Thursday, August 12, 2010

The Asia Minor Debacle

Leithart writes, concerning a question which has long troubled me; we'll call it the "mystery of Asia Minor"?

One of the themes of Jenkins’s The Lost History of Christianity: The Thousand-Year Golden Age of the Church in the Middle East, Africa, and Asia–and How It Died is that Christianization is reversible: Churches die. How to account for it?

Jenkins He cites on Payne Smith, a Victorian scholar, who wrote in the introduction to the works of John of Ephesus that “the young Mahomet, repelled in his first inquiries by the idolatrous aspect which Christianity outwardly bore, was rising to be the instrument of God’s just anger against the Eastern Church. For the picture which John has drawn for us . . . of the narrowness and bigotry, the fierce strifes, the want of self-restraint, the injustice and cruelty and utter absence of Christian charity, which characterized all parties in his days alike, make us feel that the times were ripe for punishment.”

Jenkins observes, “Obviously, such opinions carry little weight for most mainstream Christians today.” Call me “a modern reader of literal inclinations” or a non-mainstream Christian, but I fail to see why Jenkins is so skeptical. Suppose we just lopped off the divine dimension of Smith’s explanation: Would internecine conflict among Christians, bigotry, injustice and cruelty be a sufficient explanation for the failure of these churches? Or: Would it be a sufficient explanation if we noted that the churches of John’s day failed entirely to live up to the demands of their professed Lord, that they were hypocritical, that their actions belied their proclamation that Jesus had come to renew human life? Why does adding the theological dimension make this explanation less weighty?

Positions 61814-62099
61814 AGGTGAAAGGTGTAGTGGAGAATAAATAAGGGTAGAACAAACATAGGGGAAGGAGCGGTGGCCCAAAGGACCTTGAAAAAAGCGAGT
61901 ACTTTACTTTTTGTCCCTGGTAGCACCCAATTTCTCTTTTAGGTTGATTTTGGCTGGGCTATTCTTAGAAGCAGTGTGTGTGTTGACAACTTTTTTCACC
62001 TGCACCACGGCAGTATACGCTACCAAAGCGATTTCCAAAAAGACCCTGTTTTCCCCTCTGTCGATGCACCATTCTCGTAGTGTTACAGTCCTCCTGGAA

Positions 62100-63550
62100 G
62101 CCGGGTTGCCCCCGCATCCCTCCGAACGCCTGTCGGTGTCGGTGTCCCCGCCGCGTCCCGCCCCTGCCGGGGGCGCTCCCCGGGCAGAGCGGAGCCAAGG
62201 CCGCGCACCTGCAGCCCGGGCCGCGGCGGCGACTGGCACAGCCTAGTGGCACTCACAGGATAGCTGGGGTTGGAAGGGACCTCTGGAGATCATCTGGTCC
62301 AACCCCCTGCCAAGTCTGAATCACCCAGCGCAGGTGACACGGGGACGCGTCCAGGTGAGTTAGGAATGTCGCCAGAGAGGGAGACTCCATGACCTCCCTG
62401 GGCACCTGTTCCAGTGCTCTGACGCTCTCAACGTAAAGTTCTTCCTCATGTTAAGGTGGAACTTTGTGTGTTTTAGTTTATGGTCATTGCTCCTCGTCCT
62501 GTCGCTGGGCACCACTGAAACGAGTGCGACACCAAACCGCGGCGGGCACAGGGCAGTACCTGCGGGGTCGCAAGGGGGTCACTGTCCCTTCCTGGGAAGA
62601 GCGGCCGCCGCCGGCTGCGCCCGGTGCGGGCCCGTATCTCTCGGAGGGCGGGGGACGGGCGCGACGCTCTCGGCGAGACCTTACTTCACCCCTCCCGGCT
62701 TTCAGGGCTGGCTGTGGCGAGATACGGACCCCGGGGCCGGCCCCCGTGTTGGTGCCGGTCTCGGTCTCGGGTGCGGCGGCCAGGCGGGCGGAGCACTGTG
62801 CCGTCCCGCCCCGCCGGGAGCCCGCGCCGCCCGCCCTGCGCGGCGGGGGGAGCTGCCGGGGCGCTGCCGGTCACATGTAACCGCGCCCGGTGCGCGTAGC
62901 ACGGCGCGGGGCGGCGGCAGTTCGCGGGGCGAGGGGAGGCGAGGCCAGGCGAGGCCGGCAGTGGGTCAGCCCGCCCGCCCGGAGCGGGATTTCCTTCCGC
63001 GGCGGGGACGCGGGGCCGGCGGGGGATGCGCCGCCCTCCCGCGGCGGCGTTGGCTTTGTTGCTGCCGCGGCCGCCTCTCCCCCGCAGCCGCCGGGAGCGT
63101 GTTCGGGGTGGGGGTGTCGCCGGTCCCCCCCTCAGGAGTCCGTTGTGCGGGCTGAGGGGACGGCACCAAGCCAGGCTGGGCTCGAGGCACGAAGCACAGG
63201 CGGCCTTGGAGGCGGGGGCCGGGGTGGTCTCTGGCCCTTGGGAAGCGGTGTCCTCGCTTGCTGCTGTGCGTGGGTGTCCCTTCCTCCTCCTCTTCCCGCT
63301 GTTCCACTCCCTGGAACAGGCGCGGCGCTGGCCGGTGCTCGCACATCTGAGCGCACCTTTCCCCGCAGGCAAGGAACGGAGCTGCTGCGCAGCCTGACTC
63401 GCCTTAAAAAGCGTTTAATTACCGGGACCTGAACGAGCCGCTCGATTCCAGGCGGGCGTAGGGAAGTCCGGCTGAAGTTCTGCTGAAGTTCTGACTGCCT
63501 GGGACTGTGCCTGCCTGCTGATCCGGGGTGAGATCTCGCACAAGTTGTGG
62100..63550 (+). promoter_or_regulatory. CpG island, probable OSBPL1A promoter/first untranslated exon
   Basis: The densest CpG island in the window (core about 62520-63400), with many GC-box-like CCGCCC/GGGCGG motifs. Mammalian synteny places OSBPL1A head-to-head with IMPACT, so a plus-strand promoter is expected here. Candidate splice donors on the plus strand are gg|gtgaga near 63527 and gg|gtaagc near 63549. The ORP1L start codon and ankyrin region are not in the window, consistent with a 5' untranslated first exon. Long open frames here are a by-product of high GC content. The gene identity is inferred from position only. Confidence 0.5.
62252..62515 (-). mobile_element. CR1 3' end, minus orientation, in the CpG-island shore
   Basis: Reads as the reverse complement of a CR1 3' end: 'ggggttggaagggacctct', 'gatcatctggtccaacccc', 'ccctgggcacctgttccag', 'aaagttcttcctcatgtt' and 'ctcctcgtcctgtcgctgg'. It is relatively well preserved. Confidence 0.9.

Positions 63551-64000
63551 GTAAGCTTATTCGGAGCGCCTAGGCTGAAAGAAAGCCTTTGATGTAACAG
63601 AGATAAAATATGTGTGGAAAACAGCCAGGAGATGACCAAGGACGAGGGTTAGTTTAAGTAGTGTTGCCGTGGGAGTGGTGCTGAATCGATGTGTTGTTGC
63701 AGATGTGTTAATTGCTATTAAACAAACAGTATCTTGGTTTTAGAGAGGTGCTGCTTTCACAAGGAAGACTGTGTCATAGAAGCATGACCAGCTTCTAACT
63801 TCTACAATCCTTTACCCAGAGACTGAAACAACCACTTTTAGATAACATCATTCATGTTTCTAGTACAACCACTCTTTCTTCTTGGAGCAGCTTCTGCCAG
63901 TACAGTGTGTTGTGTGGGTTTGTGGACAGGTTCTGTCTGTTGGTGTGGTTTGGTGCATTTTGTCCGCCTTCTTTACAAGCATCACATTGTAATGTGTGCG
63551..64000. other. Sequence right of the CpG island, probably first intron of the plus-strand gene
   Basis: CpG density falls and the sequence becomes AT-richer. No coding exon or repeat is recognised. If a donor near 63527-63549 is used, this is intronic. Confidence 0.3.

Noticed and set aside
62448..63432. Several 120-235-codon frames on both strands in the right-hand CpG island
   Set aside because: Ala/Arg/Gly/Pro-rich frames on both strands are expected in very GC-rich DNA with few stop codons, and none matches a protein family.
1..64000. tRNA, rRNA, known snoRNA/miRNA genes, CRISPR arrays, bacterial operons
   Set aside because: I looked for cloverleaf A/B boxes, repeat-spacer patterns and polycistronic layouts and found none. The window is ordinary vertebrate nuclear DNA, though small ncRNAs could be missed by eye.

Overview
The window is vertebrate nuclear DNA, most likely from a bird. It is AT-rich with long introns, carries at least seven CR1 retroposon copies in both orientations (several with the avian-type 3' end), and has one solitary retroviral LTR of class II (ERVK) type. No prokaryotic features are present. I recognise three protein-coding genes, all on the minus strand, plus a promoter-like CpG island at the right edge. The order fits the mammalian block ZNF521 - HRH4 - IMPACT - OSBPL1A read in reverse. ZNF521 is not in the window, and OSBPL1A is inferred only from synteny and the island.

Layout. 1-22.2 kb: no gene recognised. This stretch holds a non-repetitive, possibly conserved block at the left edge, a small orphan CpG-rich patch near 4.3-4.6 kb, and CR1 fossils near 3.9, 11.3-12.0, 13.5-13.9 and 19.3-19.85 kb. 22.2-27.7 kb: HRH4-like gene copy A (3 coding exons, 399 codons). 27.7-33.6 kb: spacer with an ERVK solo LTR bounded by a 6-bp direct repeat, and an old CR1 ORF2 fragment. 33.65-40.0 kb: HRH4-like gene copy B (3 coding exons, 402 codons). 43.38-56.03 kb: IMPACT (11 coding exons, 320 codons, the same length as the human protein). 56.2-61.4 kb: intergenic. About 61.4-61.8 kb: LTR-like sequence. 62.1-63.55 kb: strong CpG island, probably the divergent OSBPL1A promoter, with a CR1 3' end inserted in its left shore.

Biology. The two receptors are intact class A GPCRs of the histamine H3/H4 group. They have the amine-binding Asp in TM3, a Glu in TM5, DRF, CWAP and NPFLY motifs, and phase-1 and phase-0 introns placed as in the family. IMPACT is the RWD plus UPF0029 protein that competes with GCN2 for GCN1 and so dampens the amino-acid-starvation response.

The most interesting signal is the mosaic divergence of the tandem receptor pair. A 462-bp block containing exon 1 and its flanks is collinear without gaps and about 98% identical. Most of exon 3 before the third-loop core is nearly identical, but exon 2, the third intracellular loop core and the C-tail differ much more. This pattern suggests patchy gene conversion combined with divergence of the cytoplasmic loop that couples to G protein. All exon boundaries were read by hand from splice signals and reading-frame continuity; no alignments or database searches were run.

Jenkins characterizes this style of explanation as an “Old Testament perspective.” He should read Revelation 2-3 again.

posted by Peter J. Leithart on Thursday, August 12, 2010 at 1:23 pm

The question of idolatry obscures things somewhat, for Leithart, here. There is clearly (at least) a symbolic connection between the Reformation and Islam (as Oswald Spengler has trenchantly pointed out in his Untergang des Abendlandes, Vol. I & II). This doesn't minimize the fact that government endorsement had somewhat compromised the Gospel by the time of Mahomet.

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